I was so drunk by the end of the meal that by the time we got to the local pub I had to go and be sick. But with the cast iron constitution of a hard living student I washed away the taste of regurgitated spag bol with a vodka lemonade and lime (no slushes were to be had) and we all continued to get steadily drunker.

The pub was rammed and we were all packed around a tiny table. I was sat next to Mr Jones – opposite Miss B and Mr M. We were stuffed in so tightly that there was no light between us and every inch of our sides were touching.

I don’t remember what we talked about and nor do I remember how Mr Jones and I came to be holding hands under the table. What I do remember is the tingly thrill of feeling his fingers intertwined with mine and my brain fuzzily registering that something about it felt so right – despite the fact that is was oh so clearly very wrong.

We sat like that for most of the night – until midnight drew close and we all stuck on our coats and headed out into the chilly town square. The clock struck twelve and we all hugged and kissed, wishing each other Happy New Year. I squeezed Mr Jones tight and gave Mr M a quick peck on the lips.

A big group of us started the long walk back to Miss B’s house where the party was to continue. Down a dark alleyway Mr Jones decided he could deny his urge to pee no longer (oh the romance of this tale) and for some reason I was lagging behind everyone else and walking alone.

Mr Jones jogged to catch up with me and linked his arm through mine. We gazed at each other blurrily and before I knew what was happening we kissed. Not a long and passionate kiss, but a kiss with intention, not the sort of kiss that happens between people who are just friends. It was a kiss that sent shivers down my spine, set my heart racing and left me wanting more. We turned and kept walking – not saying a word.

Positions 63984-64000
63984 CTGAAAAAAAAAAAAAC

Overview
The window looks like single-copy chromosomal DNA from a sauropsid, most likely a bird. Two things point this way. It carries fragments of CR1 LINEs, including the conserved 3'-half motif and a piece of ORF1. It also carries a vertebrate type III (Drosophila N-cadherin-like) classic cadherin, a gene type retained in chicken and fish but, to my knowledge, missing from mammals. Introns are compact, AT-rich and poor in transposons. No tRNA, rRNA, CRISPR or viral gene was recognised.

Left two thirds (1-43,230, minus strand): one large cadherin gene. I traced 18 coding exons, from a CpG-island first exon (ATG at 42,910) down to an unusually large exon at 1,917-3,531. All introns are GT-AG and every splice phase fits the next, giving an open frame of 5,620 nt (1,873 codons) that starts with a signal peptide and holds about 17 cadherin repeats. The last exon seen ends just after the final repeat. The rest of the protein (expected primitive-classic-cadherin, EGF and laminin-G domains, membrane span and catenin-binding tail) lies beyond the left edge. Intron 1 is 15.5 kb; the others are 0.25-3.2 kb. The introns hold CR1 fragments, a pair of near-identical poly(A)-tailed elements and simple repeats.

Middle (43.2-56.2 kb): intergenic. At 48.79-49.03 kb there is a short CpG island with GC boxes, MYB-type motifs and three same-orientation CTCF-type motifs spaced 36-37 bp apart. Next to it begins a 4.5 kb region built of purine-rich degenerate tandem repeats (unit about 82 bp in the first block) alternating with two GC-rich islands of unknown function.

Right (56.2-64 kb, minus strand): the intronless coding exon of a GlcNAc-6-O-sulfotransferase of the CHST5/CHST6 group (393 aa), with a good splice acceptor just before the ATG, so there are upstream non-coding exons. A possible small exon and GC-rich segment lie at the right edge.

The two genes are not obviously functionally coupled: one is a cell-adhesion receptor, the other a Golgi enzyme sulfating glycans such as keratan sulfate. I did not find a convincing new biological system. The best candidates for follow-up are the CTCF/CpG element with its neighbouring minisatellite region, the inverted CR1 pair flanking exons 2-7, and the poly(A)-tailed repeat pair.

Back at the house the party was in full swing. I found a spot on the floor and started to chat with people I didn’t know. Mr M sunk down next to me. I smiled as I turned to face him. “Did I just see you kiss Mr Jones?”

Wednesday, 3 February 2010

Snake bite and slushes - a love story - part 1

Mr Jones and I have been together for nine years this week and it occurred to me that in all the wedding planning and baby making news I’ve never told you the tale of how we came to be together. Of course some of you know all about it – because you were there – but most of you don’t. And even those of you who think you know it all probably don’t – because it’s a pretty complicated story full of friendship, betrayal and a whole lot of twenty-something angst, washed down with rose, snakebite and lime vodka slush. It might take me some weeks to get through it all – but I think it’s worth it in the end and I’ll have fun reminiscing even if you don’t have fun reading.